By the way, the original display was more than poorly made. It's internal regulator was set to 4V, supply voltage for display controller was dropped by serial resistor. The worst crap I've ever seen. Resistor wasn't dropping enough, chip got 3,6V and overheated, drawing too much current. The DC/DC converter for backlight was fed via another dropping resistor, decreasing its efficiency. Replacing the series resistor by proper 3,3V regulator and letting the DC/DC fly by removing its resistor, I saved approximately one third of display power consumption. Another saving could be introduced by replacing LDO by switching DC/DC, but probably I will not go this way, as the composite output is really poor.

    Ther

    There is also PIC16LF1526 on board, running always from its own low-power linear regulator, drawing 2uA when idle.

    Its tasks are: turning other power rails on and off, scanning keyboard even when rpi is off, doing keyboard interface to rpi, measuring power supplies. Currently it just turns the supplies on and idles forever.

    This thing isn't doing anything exciting right now, is incomplete, but will serve as guinea pig for another experiments.

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Discussions

Wenting Z. wrote 01/16/2017 at 16:30 point

Hi nice project! Is that big FPC connector reserved for the keyboard? Composite video is of really poor quality even with a great display so I would recommend abandon it. Actually I have a similar project based on Raspberry Pi Zero, USB Hub, Microcontroller, and a LCD. I connected the LCD to Raspberry Pi's DigitalPixelInterface(DPI), and the image is just crisp and sharp with a resolution of 640*480. I think DPI can transfer image up to 1024*768@60Hz with no problem. Another advantage of DPI is that it doesn't require any decoding chip like composite or HDMI. DPI is the native interface of many LCD panels (I believe including the one you are currently using), directly connect the signal from Raspberry's GPIO to raw LCD panel and it's done. Of course, DPI is GPU accelerated just like composite and HDMI, it doesn't require extra CPU time to display. (I mean, in contrast, SPI or I80 screens like Adafruit 2.2 LCD would require CPU time to just transfer the data, it's just inefficient.) You probably want to try that out.

  Are you sure? yes | no

jaromir.sukuba wrote 01/16/2017 at 22:40 point

Thanks.

Yes, the FPC is for keyboard.

I feel like digitally-interfaced displays are the only usable way to go. Currently I'm playing with 320x240 ILI9341 TFT - and the picture is sharp and clean, as expected from digital transfer. It is connected via SPI and AFAIK it uses DMA, so it shouldn't be *very much* CPU clock hungry, or at least I can't see any obvious performance drop. I'm almost happy about it, just the resolution and size is bad. Something like 4-5" and minimally 450 horizontal and 300 vertical pixels are really needed. Some dialog windows are just unusable.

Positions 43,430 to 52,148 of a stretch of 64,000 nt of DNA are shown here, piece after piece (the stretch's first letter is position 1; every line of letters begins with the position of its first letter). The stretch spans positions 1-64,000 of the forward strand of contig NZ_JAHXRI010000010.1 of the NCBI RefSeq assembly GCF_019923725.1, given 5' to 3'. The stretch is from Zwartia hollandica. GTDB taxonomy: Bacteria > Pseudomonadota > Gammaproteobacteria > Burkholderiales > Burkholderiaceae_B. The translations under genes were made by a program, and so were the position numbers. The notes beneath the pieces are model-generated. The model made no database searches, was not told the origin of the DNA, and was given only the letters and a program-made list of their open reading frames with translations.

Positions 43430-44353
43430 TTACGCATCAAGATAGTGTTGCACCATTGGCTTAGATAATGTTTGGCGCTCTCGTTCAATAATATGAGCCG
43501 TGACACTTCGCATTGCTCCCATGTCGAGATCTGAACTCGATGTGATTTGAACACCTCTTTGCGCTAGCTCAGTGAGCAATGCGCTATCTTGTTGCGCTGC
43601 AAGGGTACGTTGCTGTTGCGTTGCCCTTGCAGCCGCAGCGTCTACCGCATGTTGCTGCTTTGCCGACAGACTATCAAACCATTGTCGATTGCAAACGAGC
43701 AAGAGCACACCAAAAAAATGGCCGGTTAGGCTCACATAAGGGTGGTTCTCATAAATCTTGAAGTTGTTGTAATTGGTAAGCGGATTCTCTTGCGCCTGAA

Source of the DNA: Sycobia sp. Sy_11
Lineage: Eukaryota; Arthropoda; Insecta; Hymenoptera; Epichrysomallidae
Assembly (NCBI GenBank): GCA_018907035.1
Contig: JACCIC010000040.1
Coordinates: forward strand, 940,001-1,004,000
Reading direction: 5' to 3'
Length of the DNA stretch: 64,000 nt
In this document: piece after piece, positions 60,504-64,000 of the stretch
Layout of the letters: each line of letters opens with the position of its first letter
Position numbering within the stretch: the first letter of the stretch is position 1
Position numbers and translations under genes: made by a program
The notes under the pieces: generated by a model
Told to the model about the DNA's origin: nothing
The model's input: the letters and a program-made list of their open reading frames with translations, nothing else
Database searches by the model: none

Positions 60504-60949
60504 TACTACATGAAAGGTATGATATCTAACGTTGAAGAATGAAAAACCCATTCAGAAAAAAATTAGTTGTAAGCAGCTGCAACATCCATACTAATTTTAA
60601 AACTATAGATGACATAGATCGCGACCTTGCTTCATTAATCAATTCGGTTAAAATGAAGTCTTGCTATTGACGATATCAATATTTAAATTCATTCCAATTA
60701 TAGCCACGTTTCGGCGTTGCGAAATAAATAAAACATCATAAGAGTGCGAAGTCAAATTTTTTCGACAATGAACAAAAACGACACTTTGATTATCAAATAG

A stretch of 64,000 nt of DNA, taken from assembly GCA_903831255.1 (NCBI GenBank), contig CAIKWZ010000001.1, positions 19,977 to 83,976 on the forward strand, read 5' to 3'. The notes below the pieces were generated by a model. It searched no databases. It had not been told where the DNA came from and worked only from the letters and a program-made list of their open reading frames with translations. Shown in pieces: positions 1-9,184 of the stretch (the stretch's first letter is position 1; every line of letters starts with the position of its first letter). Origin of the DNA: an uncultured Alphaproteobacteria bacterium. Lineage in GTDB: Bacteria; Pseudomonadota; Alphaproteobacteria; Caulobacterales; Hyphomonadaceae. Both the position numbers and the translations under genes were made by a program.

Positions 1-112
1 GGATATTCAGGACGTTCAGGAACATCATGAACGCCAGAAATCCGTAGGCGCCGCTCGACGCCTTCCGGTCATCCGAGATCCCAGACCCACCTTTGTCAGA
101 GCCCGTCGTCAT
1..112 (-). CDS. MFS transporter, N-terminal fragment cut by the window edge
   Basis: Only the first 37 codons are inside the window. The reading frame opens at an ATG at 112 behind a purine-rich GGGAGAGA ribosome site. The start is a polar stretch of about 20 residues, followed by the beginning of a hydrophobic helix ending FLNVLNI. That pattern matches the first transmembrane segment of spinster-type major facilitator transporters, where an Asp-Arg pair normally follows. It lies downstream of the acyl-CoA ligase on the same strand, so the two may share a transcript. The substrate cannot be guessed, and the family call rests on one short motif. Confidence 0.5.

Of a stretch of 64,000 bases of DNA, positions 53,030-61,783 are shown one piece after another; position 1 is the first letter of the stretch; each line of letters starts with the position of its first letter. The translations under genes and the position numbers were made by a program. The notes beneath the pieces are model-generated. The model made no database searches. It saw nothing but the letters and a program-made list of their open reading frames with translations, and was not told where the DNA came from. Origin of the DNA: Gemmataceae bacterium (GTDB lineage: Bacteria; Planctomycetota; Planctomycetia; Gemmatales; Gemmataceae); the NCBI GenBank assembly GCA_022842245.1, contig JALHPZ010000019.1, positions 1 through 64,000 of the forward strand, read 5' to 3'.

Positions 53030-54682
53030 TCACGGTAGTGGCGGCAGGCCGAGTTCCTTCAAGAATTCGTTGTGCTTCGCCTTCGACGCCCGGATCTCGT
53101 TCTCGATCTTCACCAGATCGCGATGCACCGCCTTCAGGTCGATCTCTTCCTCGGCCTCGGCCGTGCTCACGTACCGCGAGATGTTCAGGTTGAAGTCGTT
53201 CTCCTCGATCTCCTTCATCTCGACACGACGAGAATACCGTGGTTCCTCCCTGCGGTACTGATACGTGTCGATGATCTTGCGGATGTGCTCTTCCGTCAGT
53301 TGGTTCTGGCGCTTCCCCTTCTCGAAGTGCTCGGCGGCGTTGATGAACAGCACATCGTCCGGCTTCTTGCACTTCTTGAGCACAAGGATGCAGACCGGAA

I know there is possibility of DPI connection, but it takes a lot of GPIO pins - https://www.raspberrypi.org/documentation/hardware/raspberrypi/dpi/README.md But for basic 5-6-5 it should be workaround-able. When looking for DPI displays, is there something to be careful about? Some caveats? Perhaps I can reuse the LCD in composite screen, throwing away converter IC and accessing digital signals directly.

That your project is this one? https://hackaday.io/project/19412-pibor-zero I'll take a look at it. 

  Are you sure? yes | no

Wenting Z. wrote 01/16/2017 at 23:19 point

Yes, that's my project. SPI with DMA won't eat up much CPU time. I used to use one without DMA, it was just slow. There are some SPI screens have a resolution of 480*320 and a size of 3.5", probably they can do the job. As for DPI screens, the first thing to mention is that some display need to be initialized via SPI before it can display normally (while some screens don't). The one I used require this, so I connected its SPI to a dedicated micro-controller. Most common DPI screens are 4.3" 480*272 40pins one and 5.0" 800*480 40pins one. These two do not require SPI configuration. There are also 3.97" 800*480 DPI TFTs available on Aliexpress, they usually require SPI configuration. The second thing to mention is that, Raspberry Pi's DPI now requires a minimum pixel clock of 32MHz (it used to be 16MHz). It is just too high so if you are connecting your screen with like breadboard, you are probably not gonna to see the image at all. A PCB is required to even just test.

  Are you sure? yes | no

Craig Hissett wrote 01/15/2017 at 09:25 point

Great start man!

It already looks like a great development board, but it will make a great little netbook; can't wait to see how the case development takes shape!

  Are you sure? yes | no